Own a Business? Your Personal Tax Debt Can Impact Your Business

If you own your own business or are a partner in a business with others, your personal tax debt can affect your business if you fail to pay your taxes or own a significant amount of back taxes. Depending on the legal setup of your business, the IRS can seize both cash and assets from your business to resolve the personal tax debt that you owe them.

Business Partnerships

If you are in a business partnership, your business is not safe from the IRS. The IRS can use your portion of the assets in the business to settle your tax debt. That means that if you have a 25% stake in a company with three other individuals, the IRS can come in and seize up to 25% of the value of the business in physical or cash assets. Your business liability is not protected from your personal liability.

It doesn't matter if the other partners in your business are up to date on their personal taxes; the IRS doesn't care if it ruins the business for them. The IRS's sole purpose is to settle your debt to the IRS through the seizure of any cash or physical asset they can, including but not limited to any business partnerships you have set up.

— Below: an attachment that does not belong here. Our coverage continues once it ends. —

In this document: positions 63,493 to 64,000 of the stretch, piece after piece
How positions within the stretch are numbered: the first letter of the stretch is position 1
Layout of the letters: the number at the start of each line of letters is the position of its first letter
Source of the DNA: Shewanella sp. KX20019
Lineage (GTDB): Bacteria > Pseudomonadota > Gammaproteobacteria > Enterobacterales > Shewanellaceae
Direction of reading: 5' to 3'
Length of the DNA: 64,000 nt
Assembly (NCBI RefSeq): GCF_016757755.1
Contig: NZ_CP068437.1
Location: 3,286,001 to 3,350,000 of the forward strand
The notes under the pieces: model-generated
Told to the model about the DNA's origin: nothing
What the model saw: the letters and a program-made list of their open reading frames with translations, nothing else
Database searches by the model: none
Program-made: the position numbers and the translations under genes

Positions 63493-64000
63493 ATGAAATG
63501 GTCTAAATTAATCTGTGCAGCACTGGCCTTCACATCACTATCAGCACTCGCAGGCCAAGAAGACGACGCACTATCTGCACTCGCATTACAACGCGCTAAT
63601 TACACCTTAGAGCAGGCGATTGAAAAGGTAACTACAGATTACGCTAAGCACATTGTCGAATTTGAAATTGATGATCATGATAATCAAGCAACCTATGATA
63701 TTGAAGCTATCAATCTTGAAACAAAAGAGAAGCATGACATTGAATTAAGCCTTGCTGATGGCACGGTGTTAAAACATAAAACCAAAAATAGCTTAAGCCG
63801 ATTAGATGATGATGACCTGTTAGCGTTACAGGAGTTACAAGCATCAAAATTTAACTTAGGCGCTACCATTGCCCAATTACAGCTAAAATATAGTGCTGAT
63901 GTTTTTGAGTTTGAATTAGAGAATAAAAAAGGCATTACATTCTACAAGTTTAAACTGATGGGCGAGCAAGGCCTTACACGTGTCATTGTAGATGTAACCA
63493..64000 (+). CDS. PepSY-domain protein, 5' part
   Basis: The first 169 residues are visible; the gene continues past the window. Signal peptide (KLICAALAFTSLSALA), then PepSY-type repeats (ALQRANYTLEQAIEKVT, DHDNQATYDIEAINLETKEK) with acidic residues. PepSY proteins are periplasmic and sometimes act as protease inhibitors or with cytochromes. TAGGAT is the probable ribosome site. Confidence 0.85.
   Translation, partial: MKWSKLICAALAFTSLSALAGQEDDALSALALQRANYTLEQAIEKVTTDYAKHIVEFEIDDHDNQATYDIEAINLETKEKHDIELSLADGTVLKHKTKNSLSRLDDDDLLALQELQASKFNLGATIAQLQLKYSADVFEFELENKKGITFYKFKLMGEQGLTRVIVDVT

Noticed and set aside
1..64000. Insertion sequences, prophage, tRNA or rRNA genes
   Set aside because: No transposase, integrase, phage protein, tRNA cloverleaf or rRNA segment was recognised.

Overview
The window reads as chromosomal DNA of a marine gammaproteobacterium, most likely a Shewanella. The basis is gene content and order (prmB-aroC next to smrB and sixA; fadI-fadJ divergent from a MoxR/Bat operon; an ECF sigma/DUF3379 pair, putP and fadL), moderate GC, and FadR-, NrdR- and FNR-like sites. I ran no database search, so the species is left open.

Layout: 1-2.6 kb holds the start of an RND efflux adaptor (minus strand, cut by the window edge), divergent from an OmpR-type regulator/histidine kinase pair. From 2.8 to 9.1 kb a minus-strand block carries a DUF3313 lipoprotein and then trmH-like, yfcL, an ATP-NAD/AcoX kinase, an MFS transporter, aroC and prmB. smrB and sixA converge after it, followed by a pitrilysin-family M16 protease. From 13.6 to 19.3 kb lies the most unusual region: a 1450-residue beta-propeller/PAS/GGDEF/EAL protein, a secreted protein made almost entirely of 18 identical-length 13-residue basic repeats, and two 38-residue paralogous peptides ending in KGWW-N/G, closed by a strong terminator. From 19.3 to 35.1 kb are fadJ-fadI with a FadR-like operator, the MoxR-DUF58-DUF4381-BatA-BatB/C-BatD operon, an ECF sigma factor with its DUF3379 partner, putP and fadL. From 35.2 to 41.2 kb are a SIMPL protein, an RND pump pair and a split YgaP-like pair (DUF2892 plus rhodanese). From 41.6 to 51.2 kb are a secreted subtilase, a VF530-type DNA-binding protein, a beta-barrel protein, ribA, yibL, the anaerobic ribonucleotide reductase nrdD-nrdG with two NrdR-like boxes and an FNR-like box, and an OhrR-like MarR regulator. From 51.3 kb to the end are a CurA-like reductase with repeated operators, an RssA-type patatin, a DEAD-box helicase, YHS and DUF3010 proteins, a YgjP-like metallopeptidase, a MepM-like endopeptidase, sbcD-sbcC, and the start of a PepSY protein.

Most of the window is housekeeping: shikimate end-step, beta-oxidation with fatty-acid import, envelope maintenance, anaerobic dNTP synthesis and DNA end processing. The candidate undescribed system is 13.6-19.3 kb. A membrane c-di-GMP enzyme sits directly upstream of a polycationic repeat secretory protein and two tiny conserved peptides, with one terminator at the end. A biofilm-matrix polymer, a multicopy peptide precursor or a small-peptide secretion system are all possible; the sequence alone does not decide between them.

Limited Liability Company

Many people mistakenly believe that their business assets will be safe from seizure from the IRS for personal debt if they set up a limited liability company or LLC. However, your assets are only safe if you set up a particular kind of LLC. If you set up either a sole proprietorship or partnership as an LLC, your business assets can still be seized for your personal debt. However, if you set up your LLC and file your taxes as a corporation, your business assets will be safe from being seized to settle any personal tax debt that you may carry.

Sole Proprietorship

When you set up your business so you are a sole proprietor, you have no protection from the IRS. They can take money from your business accounts for the purpose of settling your personal tax debts. They can also seize property from your business to settle your debts. Once again, the IRS does not care if seizing this property impedes your ability to do business; their main purpose is to make sure that you pay your debts. Your business and personal accounts are the same in the eyes of the IRS when you have a sole proprietorship set up.

The best way to protect your business from the IRS is by paying all of your personal taxes on time and by having a professional tax accountant go over your books and your taxes before you file to make sure that you are not making any mistakes that will cause you to owe back taxes in the future. For help with your books, consult an accounting firm, such as Homer Wilson & Co Ltd